MANILA -- The peso weakened further against the dollar on Thursday, holding at its lowest in 12 years, after the Federal Reserve raised interest rates and signaled up to 2 more this year.
The peso opened at P53.30 to the dollar from P53.23 on Wednesday. The Fed's move could shift funds seeking higher yields away from emerging markets, analysts said.
"They’re already pulling out of the Philippines. And I think they’re doing so in such speed that the peso has been free-falling for the last few days," Regina Capital head of sales Luis Limlingan told ANC's Market Edge.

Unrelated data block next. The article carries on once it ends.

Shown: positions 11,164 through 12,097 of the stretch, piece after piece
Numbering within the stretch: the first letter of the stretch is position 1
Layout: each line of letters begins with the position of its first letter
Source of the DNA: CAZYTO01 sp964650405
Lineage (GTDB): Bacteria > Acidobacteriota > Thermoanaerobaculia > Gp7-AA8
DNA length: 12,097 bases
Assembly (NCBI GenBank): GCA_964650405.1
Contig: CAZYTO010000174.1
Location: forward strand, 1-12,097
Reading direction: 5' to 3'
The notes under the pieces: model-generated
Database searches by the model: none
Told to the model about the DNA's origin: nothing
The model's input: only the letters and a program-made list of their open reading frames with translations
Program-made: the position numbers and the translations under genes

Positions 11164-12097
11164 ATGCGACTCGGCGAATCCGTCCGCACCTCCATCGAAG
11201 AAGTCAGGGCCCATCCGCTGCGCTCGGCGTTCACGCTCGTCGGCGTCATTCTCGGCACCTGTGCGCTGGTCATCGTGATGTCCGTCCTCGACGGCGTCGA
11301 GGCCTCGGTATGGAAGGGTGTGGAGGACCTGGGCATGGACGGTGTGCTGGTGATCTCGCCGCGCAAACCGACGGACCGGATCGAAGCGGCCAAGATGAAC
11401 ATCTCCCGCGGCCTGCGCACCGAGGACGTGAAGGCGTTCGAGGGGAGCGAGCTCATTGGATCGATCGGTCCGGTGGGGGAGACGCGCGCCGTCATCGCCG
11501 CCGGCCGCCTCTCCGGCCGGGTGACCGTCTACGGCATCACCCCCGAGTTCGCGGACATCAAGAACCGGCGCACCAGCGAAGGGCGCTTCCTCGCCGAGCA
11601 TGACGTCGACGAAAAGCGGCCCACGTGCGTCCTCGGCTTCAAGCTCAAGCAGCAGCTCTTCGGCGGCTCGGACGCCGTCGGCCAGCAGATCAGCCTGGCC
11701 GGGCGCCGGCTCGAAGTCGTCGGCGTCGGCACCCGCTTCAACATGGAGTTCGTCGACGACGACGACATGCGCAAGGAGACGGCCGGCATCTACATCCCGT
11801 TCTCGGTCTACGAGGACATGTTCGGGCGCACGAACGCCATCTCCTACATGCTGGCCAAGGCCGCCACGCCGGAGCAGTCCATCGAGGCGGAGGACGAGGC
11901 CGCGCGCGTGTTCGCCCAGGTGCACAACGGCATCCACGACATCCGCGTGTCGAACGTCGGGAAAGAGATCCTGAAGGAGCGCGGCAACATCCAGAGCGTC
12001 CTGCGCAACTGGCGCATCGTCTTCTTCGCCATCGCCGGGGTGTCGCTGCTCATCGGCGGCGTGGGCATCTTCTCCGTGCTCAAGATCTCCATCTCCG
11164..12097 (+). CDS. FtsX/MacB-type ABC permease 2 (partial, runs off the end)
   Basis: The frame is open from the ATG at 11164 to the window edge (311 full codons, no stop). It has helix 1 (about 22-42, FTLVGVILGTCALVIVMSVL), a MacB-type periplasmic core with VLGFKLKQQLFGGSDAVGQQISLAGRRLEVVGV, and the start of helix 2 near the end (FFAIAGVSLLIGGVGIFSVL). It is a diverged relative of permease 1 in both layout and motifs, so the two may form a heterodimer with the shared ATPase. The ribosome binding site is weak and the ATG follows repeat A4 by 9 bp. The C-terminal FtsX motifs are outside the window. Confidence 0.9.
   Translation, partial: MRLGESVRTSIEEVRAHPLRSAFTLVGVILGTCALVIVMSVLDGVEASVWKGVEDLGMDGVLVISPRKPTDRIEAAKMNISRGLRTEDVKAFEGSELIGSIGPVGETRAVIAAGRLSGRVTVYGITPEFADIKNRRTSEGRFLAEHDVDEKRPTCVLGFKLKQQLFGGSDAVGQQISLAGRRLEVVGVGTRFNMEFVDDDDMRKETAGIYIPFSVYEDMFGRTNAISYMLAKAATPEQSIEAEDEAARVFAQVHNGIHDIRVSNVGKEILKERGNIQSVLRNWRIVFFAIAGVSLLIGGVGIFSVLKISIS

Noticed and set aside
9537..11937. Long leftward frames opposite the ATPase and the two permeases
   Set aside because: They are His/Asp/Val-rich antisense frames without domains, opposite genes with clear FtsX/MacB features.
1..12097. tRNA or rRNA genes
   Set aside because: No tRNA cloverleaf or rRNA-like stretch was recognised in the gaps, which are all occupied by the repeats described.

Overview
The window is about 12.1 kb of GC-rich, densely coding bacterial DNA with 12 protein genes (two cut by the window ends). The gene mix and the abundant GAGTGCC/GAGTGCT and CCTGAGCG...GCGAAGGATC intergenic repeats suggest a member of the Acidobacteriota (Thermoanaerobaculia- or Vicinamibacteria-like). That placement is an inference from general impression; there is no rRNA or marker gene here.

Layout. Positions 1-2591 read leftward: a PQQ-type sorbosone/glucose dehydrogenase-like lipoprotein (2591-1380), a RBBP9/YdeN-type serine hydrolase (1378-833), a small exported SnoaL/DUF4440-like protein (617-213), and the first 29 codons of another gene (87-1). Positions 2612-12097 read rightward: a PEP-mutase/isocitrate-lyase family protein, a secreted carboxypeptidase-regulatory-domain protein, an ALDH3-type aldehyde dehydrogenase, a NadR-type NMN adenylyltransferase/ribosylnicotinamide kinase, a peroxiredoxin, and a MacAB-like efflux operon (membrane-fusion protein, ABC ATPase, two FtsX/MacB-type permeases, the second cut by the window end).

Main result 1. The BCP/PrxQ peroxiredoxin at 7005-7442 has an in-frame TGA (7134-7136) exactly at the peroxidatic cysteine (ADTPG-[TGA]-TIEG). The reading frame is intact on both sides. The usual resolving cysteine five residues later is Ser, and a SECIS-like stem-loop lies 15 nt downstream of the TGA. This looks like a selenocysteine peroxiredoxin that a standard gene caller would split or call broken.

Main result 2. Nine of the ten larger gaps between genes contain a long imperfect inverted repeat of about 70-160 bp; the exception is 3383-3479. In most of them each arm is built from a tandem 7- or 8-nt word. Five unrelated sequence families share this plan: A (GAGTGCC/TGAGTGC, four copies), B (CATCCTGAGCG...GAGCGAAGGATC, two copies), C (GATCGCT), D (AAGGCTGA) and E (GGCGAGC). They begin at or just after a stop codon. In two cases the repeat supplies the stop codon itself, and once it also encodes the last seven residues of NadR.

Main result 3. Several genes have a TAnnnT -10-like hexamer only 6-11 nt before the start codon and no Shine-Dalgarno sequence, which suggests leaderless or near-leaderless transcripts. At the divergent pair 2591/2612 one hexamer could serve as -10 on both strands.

The 6-percent depreciation in the peso's value from 2017 can be "problematic" given the country's dependence on dollar remittances from expatriate workers, said The Economist Intelligence Unit analyst Anwita Basu.
President Rodrigo Duterte's economic managers have played down the peso's weakness, saying a strong dollar would increase the value of remittances and BPO earnings, both denominated in dollars.
Financial markets are closed on Friday for the Eid'l Fitr or the end of the Muslim holy month of Ramadan.